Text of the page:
62. Clare Committee Report, 67 F.R.D. 159, 187 (1975) (app. M). 63 . See, e.g., Brakel & Loh, supra note 5, at 704 ("Reciprocity requirements, for example, imply a disregard of legitimate concerns and instead are explicable solely in terms of economic protectionism"). Cf. Goldfarb v. Supreme Court of Va., 766 F.2d 859, 863 (4th Cir. 1985), cert. denied, 106 S. Ct. 862 (Jan . 21, 1986) (No . 85-528) (limiting reciprocity to those lawyers who intend to practice full-time in Virginia not a violation of the commerce clause). 64. Compare Pedrick & Frank, supra note 59, at 47 with McLaughlin, Trial Incompetence: In Defense of the Clare Cure, TRIAL, June, 1976, at 62. 65. 83 F.R.D. 215 (1979). 66. ld. at 222 & 224. 67. N.D. FLA. R. 4(A)(l) (both requirements); S.D. FLA. R. 1 of the Special Rules Governing the Admission and Practice of Attorneys (both requirements); N.D. ILL. R. 3.10B (trial experience); S.D. IowA R. 1(a) (examination); D. Mo. R. II, B & C, 2 (trial experience); D. MASS. R. 5 (examination); D.P.R. R. 201.2 (examination); D.R.I. R. 4(b)(2) (examination). Other courts adopted other Devitt Committee recommendations, such as peer review and student practice. See, e.g., N.D. CAL. R. 110-10 (peer review) & 110-11 (student practice).

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instituted by the Judicial Conference to oversee and assess pilot district court programs, adopted at least some of the Devitt Committee recommendations. The King Committee also concluded that each federal district court should adopt the examination and trial experience requirements. 68 The Judicial Conference adopted the King Committee report in September, 1985. 69 The Devitt Committee proposal and the King Committee report are flawed in several respects. First, these bar admission standards are recommended as minimum requirements to practice before each federal district court. Each court, therefore, is free to establish additional standards before admitting a lawyer to practice law. 70 The failure to nationalize admission requirements is a major shortcoming. This shortcoming is exacerbated by the King Committee's decision not to recommend a national federal bar admission rule. The decision was based on two dubious propositions. First, the King Committee was concerned that the Judicial Conference would lack the legal authority to require federal district courts to adopt such a rule. 71 Second, a national federal district court bar admission rule would not improve the quality . of advocacy, since the rule would sacrifice programs designed to enhance advocacy skills above a minimal level. 72 Neither reason is sensible, much less persuasive. A lack of legal authority on the part of the Judicial Conference to implement a national admission rule does not mean that no legal authority to implement a national rule exists. Both Congress73 and the Supreme CourF4 have such authority. The Judicial Conference, if necessary, could request these bodies to implement or enforce a national bar admission rule. 75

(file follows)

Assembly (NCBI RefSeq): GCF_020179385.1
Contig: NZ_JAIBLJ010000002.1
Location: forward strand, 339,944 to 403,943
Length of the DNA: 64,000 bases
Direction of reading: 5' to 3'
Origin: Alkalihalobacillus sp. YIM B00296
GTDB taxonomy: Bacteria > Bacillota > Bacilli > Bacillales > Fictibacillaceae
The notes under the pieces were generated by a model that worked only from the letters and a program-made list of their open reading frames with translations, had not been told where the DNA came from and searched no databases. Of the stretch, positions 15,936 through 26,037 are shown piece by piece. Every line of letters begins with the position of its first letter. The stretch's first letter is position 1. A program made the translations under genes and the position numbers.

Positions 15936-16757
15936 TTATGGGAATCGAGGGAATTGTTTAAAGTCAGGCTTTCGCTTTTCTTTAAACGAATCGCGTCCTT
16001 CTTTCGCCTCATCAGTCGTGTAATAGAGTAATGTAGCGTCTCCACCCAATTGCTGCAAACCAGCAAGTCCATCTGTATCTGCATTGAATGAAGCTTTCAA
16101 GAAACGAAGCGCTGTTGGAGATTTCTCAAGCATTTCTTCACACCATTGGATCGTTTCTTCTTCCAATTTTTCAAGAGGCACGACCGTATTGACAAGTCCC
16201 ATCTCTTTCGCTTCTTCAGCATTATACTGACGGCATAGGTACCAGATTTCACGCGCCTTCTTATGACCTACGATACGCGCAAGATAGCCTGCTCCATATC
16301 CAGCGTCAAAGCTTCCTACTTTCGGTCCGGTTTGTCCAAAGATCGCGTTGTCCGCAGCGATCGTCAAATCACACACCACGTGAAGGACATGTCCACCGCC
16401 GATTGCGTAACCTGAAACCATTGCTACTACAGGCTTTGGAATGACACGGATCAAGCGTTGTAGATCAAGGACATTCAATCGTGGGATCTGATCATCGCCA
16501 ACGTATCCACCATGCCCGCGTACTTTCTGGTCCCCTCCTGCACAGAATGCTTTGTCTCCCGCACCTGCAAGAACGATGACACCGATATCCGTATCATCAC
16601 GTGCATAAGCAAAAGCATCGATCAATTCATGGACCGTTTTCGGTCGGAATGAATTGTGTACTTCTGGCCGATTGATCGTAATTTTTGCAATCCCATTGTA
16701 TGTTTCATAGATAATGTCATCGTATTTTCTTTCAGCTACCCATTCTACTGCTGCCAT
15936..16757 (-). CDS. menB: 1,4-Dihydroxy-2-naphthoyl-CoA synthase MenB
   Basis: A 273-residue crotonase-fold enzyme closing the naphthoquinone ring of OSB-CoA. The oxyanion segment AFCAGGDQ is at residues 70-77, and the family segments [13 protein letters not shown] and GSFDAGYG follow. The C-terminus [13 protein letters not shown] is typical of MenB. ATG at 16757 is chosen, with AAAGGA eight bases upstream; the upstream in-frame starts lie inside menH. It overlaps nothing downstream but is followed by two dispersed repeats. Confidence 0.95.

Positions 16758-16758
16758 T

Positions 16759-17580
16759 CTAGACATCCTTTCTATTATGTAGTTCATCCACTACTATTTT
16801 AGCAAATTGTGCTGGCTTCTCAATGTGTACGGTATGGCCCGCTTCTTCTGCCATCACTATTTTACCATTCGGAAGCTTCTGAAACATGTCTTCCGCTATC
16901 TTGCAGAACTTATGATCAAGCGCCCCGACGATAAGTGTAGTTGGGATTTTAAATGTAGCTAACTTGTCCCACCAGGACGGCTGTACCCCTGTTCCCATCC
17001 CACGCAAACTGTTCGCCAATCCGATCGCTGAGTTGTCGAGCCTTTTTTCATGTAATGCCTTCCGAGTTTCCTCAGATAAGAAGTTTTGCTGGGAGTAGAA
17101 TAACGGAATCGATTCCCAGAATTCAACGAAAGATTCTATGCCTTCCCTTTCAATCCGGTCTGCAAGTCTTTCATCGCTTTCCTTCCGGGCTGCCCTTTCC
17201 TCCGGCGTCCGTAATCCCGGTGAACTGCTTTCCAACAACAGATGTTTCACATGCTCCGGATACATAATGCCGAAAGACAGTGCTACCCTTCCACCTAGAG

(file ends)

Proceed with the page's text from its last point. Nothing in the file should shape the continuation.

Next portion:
68. King Committee Report, supra note 50, at 10-15. 69. The Devitt Committee recommendations were disfavored by eighty-five percent of attorneys polled in one survey. Spears, Federal Court Admission Standards-A 45 Year Sucess Story, 83 F.R.D. 235, 236 n.6 (1979). See LEGAL TIMEs, September 23, 1985, at 2, cols. 1-3 ; NAT'L L.J ., September 30, 1985, at 9, col. I. Then Chief Justice Warren Burger endorsed the King Committee report in his 1985 Year-End Report on the Judiciary, stating, "No valid reason has been advanced suggesting why these minimum requirements should not be instituted." /d. at 9. 70. 83 F.R.D. 215, 221 (1979) . Other standards could, of course, include membership in the bar of the state in which the district court is located, or having an office within the district. 71. King Committee Report, supra note 50, at 24. 72. /d. 73. U.S. Const. art. I, § 8, cl. 9; id. art. III, § I. 74. 28 U.S.C. § 2072 (1978) states, in pertinent part, "The Supreme Court shall have the power to prescribe by general rules, the forms of process, writs, pleadings, and motions, and the practice and procedure of the district courts and courts of appeals of the United States in civil actions." See also id. § 2071 (1948) (granting the Supreme Court authority to require inferior courts to prescribe rules consistent with rules prescribed by the Supreme Court). 75 . Further, the authority cited by the King Committee in support of its first proposition is inapposite. The Supreme Court, in In re Snyder, merely concluded that Federal Rule of Appellate Procedure 46 does not provide for the admission or suspension of attorneys from practice in federal district court. 105 S. Ct. 2874, 2880 n.3 (1985).